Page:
The US government has advised commercial airlines in the country that they may be required to help transport evacuees from Afghanistan.
An alert was sent to businesses on Friday (20). The decision has not yet been formalized, but US authorities confirmed the information to Reuters news agency on Saturday (21) after it was published by the Wall Street Journal.
Civilian planes would not fly to Afghanistan, but instead carry people evacuated from Kabul by the United States, then hosted at air bases in the Middle East and in European countries like Germany.
According to the WSJ, the White House plans to activate the so-called civilian reserve air fleet, created in 1952, in the wake of the Berlin airlift after World War II. Under it, the government would have 20 commercial jets, from up to five airlines, to help save the Afghans.
Another alternative to streamlining rescue efforts would be to expand U.S. bases in the region, officials told the newspaper – a move that could increase the use of civilian airlines or avoid the need for them. These bases are increasingly occupied by Afghan refugees and can become overcrowded.
The gigantic operation to evacuate people from Kabul, classified by US President Joe Biden as “one of the most difficult in history”, mobilized planes from around the world for a week to rescue thousands of people trapped in the airport of the Afghan capital.
About 6,000 armed US military personnel control the capital’s airport, while the Taliban patrol the surrounding streets, preventing many Afghans from reaching the congested terminal.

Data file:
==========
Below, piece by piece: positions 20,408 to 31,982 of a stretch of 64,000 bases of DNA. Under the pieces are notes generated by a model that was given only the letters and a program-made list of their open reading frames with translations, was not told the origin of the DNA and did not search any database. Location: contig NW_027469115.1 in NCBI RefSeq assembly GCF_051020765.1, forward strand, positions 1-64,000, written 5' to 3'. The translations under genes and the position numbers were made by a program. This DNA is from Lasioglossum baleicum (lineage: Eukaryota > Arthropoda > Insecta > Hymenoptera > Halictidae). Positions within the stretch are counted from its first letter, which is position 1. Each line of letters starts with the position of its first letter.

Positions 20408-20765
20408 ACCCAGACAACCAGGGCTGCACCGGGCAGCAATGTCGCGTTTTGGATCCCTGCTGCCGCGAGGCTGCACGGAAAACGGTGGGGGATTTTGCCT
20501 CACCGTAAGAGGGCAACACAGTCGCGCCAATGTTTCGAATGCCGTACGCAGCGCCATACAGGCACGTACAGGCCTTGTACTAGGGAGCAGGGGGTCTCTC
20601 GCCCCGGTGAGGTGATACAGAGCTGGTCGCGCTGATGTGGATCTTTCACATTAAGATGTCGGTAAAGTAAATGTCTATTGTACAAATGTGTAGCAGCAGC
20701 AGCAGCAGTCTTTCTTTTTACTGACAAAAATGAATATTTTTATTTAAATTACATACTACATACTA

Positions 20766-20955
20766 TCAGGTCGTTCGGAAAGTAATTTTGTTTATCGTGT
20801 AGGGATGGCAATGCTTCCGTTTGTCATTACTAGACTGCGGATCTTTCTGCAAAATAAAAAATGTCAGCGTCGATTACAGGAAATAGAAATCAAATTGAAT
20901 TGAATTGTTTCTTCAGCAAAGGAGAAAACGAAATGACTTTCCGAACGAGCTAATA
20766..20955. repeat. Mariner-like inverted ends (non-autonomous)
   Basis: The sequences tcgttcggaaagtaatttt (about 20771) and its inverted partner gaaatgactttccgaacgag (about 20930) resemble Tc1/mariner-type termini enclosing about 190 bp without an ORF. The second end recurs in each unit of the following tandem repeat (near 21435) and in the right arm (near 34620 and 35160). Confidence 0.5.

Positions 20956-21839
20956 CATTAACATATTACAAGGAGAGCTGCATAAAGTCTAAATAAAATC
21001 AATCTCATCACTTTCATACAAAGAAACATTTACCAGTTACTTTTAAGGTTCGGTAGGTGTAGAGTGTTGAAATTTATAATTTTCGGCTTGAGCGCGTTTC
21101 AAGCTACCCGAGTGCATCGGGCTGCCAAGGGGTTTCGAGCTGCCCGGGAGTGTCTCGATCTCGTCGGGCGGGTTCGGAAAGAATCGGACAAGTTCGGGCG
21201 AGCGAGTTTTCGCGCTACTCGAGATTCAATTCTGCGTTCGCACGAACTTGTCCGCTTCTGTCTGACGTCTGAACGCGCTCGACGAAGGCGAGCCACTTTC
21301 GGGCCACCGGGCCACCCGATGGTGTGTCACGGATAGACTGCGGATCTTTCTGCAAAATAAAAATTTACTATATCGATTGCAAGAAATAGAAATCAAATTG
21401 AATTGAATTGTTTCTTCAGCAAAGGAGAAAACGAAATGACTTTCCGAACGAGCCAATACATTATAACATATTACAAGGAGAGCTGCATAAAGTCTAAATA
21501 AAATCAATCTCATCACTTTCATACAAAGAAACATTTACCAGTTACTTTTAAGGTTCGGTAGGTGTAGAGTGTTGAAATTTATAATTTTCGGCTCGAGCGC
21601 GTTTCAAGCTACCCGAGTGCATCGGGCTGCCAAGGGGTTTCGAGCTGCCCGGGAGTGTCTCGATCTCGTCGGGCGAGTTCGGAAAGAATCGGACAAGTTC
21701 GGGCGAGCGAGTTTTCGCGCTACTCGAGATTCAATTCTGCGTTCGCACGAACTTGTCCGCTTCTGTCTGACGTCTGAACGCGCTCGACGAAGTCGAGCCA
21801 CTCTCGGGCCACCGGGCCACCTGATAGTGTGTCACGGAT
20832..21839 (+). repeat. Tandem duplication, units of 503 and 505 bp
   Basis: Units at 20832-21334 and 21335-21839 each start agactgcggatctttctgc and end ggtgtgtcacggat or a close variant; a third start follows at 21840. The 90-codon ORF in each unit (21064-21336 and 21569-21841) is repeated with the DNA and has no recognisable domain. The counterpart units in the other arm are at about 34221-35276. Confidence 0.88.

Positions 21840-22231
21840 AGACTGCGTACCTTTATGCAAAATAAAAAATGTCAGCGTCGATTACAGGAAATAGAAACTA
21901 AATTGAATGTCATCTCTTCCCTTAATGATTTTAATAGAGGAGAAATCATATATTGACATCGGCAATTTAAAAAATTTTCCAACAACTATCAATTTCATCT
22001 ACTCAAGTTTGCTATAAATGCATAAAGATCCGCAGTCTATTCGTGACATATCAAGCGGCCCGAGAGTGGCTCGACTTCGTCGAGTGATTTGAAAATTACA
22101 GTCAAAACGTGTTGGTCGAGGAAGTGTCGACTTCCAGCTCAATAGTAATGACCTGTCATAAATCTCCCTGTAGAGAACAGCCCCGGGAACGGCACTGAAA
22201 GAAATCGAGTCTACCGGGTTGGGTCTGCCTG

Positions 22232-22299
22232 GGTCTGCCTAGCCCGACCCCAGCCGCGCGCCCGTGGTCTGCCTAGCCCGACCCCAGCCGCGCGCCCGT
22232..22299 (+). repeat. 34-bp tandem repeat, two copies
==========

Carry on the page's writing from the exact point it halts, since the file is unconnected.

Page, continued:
The United States, which planned to evacuate more than 30,000 people, including American citizens and Afghan civilians who have helped forces use their bases in Kuwait and Qatar, has evacuated more than 13,000 people since August 14. .
Biden said, however, that he could not guarantee the end result of this operation.
The United States on Friday announced an agreement with 12 countries in Europe, the Middle East and Central Asia to help evacuate Americans and Afghans from Kabul, taking flights and providing temporary accommodation for those people.
Germany, Bahrain, Kazakhstan, Denmark, United Arab Emirates, Italy, Kuwait, United Kingdom, Qatar, Tajikistan, Turkey and Uzbekistan are already receiving or will receive Americans and Afghans evacuated by the US in transit.
Secretary of State Anthony Blinken also announced that 13 countries, including Chile, Colombia and Mexico, have agreed to host refugees evacuated across the country.
Although thousands of people have already managed to leave, charges are being brought against the Taliban for harassing Afghans who worked for NATO and for restricting access to the airport.